Good Sleep: The Key to all Your New Year’s Resolutions

Getting better sleep or just more sleep may be easier said than done, but sleep could be the key to reaching a whole host of New Year’s goals.

Whether you’ve pledged to read more, drink less, make more time for friends and family take up a new hobby or eliminate stress from your day-to-day, adequate rest will make a positive impact on virtually every part of your life.

Why? Because when we’ve slept well, it’s easier to make positive choices. When our minds and bodies are well rested, we feel energized and more creative, more active and less passive in everything we do.

Focus on sleep – invest in rest – and everything else will follow more easily. So how do we do this?

  • Dry January and Beyond

Start now, and give it a month, or longer ideally. You might get off to sleep quicker when you’ve had a drink or two, but this is a false economy. As the night wears on, you will spend more time in a less restful stage of sleep (the Rapid Eye Movement stage) than you would have done on an alcohol-free night. This is why you might wake feeling sluggish even after sleeping longer than usual.

  • Make your bedroomyour sanctuary

Resist the urge to use your bedroom as a dumping ground. Think about how luxurious it feels to spend a night in a lovely hotel: how a well-lit, clean, fragrant and orderly bedroom virtually promises a beautiful night’s sleep. Style your bedroom on this premise – invest time in making it a safe, soothing place to be – and see if this makes a difference. If you can’t splash out on expensive sheets, treat yourself to some quality pyjamas in an all-natural fibre.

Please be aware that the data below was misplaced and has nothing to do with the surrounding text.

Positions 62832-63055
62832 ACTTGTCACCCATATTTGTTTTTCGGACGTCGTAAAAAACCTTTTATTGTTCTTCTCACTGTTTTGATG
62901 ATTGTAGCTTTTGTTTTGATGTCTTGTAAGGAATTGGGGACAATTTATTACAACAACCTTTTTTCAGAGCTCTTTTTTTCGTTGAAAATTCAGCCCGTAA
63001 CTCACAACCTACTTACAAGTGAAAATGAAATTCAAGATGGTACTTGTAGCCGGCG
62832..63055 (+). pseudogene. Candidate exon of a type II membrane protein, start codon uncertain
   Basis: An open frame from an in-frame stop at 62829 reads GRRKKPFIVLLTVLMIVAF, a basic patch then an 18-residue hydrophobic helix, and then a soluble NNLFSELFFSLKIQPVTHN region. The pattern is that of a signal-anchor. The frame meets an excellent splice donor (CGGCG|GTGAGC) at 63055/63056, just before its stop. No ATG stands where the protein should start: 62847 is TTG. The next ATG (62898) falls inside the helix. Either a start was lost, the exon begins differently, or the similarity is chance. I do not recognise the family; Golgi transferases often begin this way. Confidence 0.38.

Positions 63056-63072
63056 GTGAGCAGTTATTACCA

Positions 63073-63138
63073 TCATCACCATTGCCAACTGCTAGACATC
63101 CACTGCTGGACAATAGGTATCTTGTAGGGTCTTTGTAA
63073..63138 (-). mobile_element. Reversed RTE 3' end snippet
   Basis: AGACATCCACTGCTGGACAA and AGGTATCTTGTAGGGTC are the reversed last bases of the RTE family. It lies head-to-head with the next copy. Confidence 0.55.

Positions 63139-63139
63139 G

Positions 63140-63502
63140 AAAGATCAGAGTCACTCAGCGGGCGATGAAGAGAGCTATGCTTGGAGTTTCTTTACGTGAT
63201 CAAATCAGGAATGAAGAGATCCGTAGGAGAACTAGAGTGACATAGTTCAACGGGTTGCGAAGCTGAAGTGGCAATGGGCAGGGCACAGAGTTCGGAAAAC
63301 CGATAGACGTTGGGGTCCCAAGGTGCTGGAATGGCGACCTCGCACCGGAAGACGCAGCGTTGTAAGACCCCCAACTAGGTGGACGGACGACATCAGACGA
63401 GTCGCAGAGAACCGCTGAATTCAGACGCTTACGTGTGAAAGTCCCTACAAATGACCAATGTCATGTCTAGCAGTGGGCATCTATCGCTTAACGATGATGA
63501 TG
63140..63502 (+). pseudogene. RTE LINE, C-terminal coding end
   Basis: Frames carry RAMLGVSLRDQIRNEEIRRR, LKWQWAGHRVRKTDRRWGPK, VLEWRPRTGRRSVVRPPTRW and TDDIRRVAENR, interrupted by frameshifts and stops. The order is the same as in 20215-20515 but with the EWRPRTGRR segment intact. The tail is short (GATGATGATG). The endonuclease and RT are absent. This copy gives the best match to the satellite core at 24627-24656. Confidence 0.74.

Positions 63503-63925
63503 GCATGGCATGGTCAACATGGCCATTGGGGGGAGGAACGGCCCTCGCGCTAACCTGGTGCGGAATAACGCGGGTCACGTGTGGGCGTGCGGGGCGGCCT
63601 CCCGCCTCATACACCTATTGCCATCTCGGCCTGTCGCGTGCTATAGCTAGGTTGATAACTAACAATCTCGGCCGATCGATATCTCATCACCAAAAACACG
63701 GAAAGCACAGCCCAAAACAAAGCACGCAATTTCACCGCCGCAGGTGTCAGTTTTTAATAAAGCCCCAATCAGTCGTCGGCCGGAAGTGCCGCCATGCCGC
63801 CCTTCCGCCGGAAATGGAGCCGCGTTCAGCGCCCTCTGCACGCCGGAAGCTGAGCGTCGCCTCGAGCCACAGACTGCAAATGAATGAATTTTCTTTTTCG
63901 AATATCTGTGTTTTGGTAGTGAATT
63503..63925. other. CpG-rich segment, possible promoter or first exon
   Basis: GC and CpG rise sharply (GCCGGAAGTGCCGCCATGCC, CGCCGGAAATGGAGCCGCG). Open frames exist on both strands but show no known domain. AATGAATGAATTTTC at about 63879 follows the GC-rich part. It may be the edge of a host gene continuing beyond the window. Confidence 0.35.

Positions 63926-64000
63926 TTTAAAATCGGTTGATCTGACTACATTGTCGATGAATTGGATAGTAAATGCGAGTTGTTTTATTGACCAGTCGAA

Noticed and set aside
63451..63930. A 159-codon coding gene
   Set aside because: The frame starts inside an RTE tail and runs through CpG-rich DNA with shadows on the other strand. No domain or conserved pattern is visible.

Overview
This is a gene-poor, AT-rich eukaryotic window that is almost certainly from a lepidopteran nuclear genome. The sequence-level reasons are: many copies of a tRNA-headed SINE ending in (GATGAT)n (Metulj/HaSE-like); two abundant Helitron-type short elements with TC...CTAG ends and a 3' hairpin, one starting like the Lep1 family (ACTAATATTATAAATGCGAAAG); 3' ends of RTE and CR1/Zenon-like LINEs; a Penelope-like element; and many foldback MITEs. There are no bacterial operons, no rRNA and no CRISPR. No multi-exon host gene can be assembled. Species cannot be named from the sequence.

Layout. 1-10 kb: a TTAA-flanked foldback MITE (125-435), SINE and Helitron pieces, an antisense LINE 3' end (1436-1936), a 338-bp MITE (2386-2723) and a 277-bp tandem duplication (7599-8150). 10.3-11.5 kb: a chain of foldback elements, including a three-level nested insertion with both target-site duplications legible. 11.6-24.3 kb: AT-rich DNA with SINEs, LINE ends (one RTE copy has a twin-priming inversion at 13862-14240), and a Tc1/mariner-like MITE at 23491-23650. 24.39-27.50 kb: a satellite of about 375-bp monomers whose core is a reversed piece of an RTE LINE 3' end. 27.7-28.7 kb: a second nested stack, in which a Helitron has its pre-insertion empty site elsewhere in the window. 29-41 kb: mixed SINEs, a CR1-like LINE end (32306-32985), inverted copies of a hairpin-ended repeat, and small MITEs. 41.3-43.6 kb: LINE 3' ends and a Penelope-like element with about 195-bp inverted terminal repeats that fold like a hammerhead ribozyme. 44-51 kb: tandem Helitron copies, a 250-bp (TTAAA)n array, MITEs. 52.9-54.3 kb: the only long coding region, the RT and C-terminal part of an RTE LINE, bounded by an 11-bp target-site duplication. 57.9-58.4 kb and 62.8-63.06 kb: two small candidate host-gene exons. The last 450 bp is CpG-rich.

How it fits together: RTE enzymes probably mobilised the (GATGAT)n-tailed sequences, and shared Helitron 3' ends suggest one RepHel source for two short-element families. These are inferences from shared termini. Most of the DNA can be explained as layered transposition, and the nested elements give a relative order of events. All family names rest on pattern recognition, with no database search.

• Break some bad habits

Better sleep is often the unexpected benefit to ditching bad habits like smoking or eating late.  Caffeine can cause sleep issues even twelve hours after your morning cappuccino, so try switching to decaf, and bear in mind that smoking is also a stimulant that can play havoc with our sleep. Big, heavy meals eaten late can keep you awake with indigestion and refined carbs like white rice and pasta can trigger wakeful periods at night too.

  • Unwind the body and mind

Practice some simple yoga stretches before bed to wring out the body, relax any tight muscles and bring the body to a more restful state before bedding down. You needn’t join a class – check out what apps are available for guidance through some restorative poses and stretches. If you need to carve out some time to switch off before bed a mindfulness app or CD could be worth trying, where a soothing voice offers calming visualisations to work through before climbing between the sheets. If this doesn’t work for you, think about whether there’s a musical genre you find relaxing.

  • Use Aromatherapy

Lavender oil aromatherapy can calm the nervous system, lower blood pressure and heart rate, and it can even change brain waves to operate in a more relaxed state.
Unsurprisingly, lavender can also help with mild insomnia and provide better quality of sleep. Use an oil diffuser, place a few drops onto your pillowcase or dab some onto a handkerchief to keep under your pillow.

If your sleep is affected by you or your partners snoring, read our FAQs which may answer any queries you may have about Snorewizard. Alternatively, call us today on 0800 5283278 to speak to one of our experts.

Six Steps to Making Your Bedroom Sleep-Friendly

  • Noise… or, lack of

Are you accustomed to noise or do you need absolute silence? If you need background noise to get to sleep, a white noise machine or even a white noise app on your phone could be the solution. Apps tend to offer a range of noises from waterfalls to rain and fan noises, and can be set to play constantly or to switch off after a certain amount of time. If you need silence, consider whether a different bedroom in the house would be quieter if you have the choice of rooms, or experiment with earplugs.

 

  • Light